My 45-Year Love Affair With Nail Polish
More than whimsy: The shades of my fingers and toes tell the story of my life
I always coveted the job of naming nail polish colors. What could be better? Guided mostly by a sense of the feminine — and whimsy — you get to dream up titles that work only because of women’s willingness to fantasize.
Even at midlife, with a successful career in the healing arts, I’m game. I’m a sucker for nail polish. Revlon, if you’re reading this: I want that job.
What makes a woman paint her fingernails? And, more mysteriously, why her toes? I’m sure shrinks could have a field day with those questions, but to me, the obvious reasons are that wearing polish is fun and lifts our spirits. Plus it expresses something about who a woman really is.
She might appear the picture of conservatism — someone's who's totally buttoned-down — until she kicks off her shoes to reveal bright coral nails. The hidden color is a dead giveaway that a certain wildness is lurking just beneath the surface.
Nail polish gives our inner rebel a platform. Reflecting on my own polish predilections over the years, I can see my personal story from a very unique perspective.
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What’s in a Name? Lots
The first nail polish name I remember is Frosted Pink Coconut, the shimmery shade I favored as a teen. My older sister discovered this polish and I jumped happily on board after watching her apply one coat of this magical substance on top of another on a particularly sunny afternoon. It made me feel pretty and I loved how my nails reflected the summer light.
In college, where I majored in theater arts, I wore black, to reflect my serious rebelliousness and intellectual aspirations. At that point, I’m not sure I wore lipstick (which has since become essential; I feel naked without it). But I must have worn nail polish and was possibly giving myself a manicure when a man — who gave me an unforgettable "upside-down" kiss by leaning over my supine body — then made an equally memorable remark: “I love it when women do their nails. Because for the next 15 minutes, they can’t move.”
Nail Polish as Rorschach Test
As I launched into my 30s, I chose colors with ominous names, like Night Watch and Dawn Patrol. It was a treacherous time for love, and the dark reds I sported reflected the state of my bloodied heart.
(MORE: Color Names Have Become Too Confusing)
My preferences grew more refined in the ensuing decades. I generally opted for polish-less nails, professionally buffed to a perfect gloss. I didn’t want the state of my nails to give away the fact that I was too distracted (or depressed) to keep them neatly filed or to remove chipped varnish when life got hectic or messy.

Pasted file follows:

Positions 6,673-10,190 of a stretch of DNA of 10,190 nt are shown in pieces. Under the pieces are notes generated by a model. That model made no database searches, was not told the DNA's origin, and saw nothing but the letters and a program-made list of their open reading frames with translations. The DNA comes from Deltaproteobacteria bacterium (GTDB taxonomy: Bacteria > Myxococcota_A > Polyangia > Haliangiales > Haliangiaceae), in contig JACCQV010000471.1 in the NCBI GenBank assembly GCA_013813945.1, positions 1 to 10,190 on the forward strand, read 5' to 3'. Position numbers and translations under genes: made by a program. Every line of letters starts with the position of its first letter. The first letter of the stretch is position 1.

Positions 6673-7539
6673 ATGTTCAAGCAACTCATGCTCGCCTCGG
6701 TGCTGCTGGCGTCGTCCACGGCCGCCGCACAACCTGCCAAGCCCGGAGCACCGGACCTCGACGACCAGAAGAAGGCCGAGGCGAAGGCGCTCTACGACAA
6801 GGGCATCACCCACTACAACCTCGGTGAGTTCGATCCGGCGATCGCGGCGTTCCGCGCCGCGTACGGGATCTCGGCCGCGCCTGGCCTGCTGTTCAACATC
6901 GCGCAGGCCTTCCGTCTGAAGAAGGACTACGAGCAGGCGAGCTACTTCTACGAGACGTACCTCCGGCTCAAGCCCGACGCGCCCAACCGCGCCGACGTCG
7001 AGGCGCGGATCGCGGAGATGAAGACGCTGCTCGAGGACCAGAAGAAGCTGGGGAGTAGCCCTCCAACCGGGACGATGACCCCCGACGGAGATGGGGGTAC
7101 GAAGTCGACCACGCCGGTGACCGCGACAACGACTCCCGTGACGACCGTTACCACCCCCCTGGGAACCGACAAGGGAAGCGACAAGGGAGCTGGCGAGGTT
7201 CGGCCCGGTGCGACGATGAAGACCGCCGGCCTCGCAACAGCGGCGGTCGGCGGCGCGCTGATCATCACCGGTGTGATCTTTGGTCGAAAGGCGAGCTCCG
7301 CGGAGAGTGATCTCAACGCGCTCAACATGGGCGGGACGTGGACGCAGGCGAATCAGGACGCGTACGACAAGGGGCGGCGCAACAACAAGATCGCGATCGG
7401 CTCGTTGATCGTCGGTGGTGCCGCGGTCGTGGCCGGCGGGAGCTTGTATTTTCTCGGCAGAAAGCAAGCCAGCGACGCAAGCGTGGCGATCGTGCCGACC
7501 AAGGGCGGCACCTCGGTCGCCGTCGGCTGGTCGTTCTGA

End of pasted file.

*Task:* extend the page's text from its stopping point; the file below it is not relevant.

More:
Then, suddenly, fresh in my sixth decade, I found myself wearing I Eat Mainly Lobster.
I discovered the shade by accident. I had just entered radiation treatment for cancer and saw a poster proclaiming that a beautician at the hospital would do patients’ nails for free. I never thought I would avail myself of her generosity, but one day, needing to boost my spirits, I did. As my nails soaked in soapy water, the chatty manicurist noticed me leaning my head against the wall for support because I was too damned exhausted to hold it up. Without saying a word, she got up, brought over a pillow and placed it under my head.
I closed my eyes and drifted off as she tended to my nails. It was marvelously soothing. Afterward, we took photos of her and me flashing my lobster-red nails. It was a fitting shade after being blasted by a linear accelerator every day — especially when it sunburned my skin to an angry red.
The Healing Power of Nail Polish
The first thing I did when the radiation treatment was over was, of course, get my nails done. Then I boarded a flight to Berlin and gorged on art, music and ballet. I never wanted to hear the word cancer again, much less set foot in another clinic, hospital or private practice. The trip was a balm for my body and spirit, but not a panacea. One day while walking with my friend, I burst into tears when I saw the words “Comprehensive Cancer Center” on a building marquee.
A few months later, I went to visit another friend, this time in California. She was wearing a gorgeous shade of coral-y pink, and I wanted the same color. She sent me to her salon, but somehow I wound up choosing a different color: Pinking of You. Of course that was significant.
After a lengthy sabbatical from love, I had recently allowed myself to become attracted to a man, who was back in New York while I was in Europe and then the West Coast. I was pinking of him. In fact, I was pinking of him quite a bit.
I have no idea what shade of nail polish I’ll wear next, but I do know that whatever it is, it will reveal yet another chapter of my life and soul.
Chole Winterside is a writer and movement teacher in NYC.
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